“There are simple and practical things we can do, such as making our website easier to navigate and ensuring we work in an agile way, but we also need to think about what role Engineers Australia will play in the future of the sector,” she says.
In addition to supporting educating and up and coming engineers, Dr. Evans says Engineers Australia needs to ensure the existing workforce stays relevant and up to date with changing technological processes.
“What can Engineers Australia do to provide people with access to education for skills building and refreshment?” Dr. Evans says.
“I think that’s the really interesting, exciting challenge at the moment, and I look forward to discussing those ideas with our members.”
Another challenge, Dr. Evans says, is Australia’s lack of compulsory engineer registration.
As a stated policy position, Engineers Australia believes in developing a national engineering registration network.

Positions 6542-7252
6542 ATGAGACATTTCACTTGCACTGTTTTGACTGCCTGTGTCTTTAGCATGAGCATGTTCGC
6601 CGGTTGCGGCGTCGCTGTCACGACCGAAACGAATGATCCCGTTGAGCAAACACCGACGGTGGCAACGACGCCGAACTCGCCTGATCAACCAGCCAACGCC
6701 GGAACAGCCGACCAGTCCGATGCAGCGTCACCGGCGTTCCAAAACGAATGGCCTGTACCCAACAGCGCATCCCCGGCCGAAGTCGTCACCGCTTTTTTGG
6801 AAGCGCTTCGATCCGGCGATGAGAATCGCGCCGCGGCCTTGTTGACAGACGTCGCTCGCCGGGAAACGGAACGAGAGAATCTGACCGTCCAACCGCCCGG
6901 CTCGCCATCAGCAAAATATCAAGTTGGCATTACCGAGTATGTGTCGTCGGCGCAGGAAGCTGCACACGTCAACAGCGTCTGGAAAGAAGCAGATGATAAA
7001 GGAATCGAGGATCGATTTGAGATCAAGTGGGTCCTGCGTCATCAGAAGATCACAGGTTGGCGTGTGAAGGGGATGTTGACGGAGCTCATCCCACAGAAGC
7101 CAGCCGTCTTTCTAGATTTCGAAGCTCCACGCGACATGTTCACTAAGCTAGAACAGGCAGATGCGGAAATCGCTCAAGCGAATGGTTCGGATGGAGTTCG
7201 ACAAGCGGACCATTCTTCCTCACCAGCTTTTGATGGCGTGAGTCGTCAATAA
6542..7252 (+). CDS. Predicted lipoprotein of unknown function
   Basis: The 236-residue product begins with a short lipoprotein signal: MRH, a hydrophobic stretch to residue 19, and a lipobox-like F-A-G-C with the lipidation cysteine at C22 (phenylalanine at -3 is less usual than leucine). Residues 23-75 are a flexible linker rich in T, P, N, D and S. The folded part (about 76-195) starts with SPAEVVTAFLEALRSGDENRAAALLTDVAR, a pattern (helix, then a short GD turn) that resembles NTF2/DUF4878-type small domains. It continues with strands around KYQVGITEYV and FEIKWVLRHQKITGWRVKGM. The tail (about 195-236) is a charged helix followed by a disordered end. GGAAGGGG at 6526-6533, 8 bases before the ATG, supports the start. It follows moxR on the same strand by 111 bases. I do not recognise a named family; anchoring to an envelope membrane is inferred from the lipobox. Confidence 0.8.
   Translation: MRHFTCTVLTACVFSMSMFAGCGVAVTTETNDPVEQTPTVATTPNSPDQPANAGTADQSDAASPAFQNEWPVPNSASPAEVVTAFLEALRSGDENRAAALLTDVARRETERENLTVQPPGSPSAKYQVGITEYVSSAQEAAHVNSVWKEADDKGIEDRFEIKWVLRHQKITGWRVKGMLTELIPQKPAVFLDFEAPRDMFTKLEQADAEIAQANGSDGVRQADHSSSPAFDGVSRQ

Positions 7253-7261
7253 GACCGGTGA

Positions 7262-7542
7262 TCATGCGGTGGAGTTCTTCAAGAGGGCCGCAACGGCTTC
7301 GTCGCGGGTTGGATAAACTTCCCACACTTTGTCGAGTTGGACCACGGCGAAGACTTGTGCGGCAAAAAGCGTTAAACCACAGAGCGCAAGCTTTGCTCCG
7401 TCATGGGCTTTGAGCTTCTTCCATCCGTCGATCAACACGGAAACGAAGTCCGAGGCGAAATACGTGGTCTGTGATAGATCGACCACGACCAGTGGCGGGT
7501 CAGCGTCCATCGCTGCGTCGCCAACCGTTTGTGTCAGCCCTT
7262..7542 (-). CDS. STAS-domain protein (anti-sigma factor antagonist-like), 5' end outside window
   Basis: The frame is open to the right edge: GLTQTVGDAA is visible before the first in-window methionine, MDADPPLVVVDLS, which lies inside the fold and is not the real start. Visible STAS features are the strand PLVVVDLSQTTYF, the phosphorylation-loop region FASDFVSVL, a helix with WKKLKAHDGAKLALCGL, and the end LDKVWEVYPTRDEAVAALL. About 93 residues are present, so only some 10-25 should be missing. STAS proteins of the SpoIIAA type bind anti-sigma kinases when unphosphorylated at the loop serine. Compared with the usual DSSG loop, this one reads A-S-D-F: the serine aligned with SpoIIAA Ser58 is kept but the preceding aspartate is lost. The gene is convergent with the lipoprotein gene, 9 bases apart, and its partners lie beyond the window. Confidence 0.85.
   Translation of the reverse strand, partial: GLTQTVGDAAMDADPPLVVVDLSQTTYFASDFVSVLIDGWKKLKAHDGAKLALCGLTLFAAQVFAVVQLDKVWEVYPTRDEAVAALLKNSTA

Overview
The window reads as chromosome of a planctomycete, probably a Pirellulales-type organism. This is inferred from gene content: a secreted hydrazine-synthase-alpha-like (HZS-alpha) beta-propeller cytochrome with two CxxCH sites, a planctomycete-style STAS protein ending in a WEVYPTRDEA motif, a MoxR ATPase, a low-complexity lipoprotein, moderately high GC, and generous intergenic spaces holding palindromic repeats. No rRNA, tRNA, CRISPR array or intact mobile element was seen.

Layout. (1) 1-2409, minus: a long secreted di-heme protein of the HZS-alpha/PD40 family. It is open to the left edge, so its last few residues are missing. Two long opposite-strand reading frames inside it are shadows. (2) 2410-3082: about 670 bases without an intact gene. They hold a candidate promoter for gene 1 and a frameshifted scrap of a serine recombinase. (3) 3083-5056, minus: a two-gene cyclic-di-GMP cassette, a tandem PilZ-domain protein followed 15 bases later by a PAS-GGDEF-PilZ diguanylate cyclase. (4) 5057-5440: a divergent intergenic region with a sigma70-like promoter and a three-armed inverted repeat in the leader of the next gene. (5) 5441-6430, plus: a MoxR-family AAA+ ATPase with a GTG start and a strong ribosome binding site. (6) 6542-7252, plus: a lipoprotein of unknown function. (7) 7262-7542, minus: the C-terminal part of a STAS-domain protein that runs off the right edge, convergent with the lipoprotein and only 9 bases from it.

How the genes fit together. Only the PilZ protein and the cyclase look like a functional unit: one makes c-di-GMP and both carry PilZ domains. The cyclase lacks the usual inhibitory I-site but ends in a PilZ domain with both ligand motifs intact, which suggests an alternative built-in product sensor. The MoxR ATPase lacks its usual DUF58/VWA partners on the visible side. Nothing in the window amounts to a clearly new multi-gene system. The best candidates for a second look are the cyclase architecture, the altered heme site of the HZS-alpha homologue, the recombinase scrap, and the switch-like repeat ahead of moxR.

According to Dr. Evans, without the assurance that engineers have the necessary skills to fulfil their job to relevant standards, community safety and consumer protection are vulnerable.
While doctors, lawyers and architects are required to register to legally carry out their work in Australia, there is no current harmonised legislation in place to prevent unqualified individuals gaining employment in the engineering sector.
Presently, just Queensland and Victoria have compulsory registration legislation in place.
“For a profession to be successful it has to be trusted, and by implementing compulsory registration, the engineering industry would demonstrate that its employees have all the right skills and qualifications,” she explains.
“We need the public to feel confident that their engineers will deliver works in a way that is ethical and fit for purpose.”
Despite these challenges, Dr. Evans says 2019 is an exciting time to be an engineer.
“As an engineer you get to have such a fantastic time being curious about the world and solving problems,” she says.
“Plus, with more younger people entering the industry, there’s always more to learn. As a senior engineer it’s important to pay attention to the next generation, because they’re the ones leading the way.”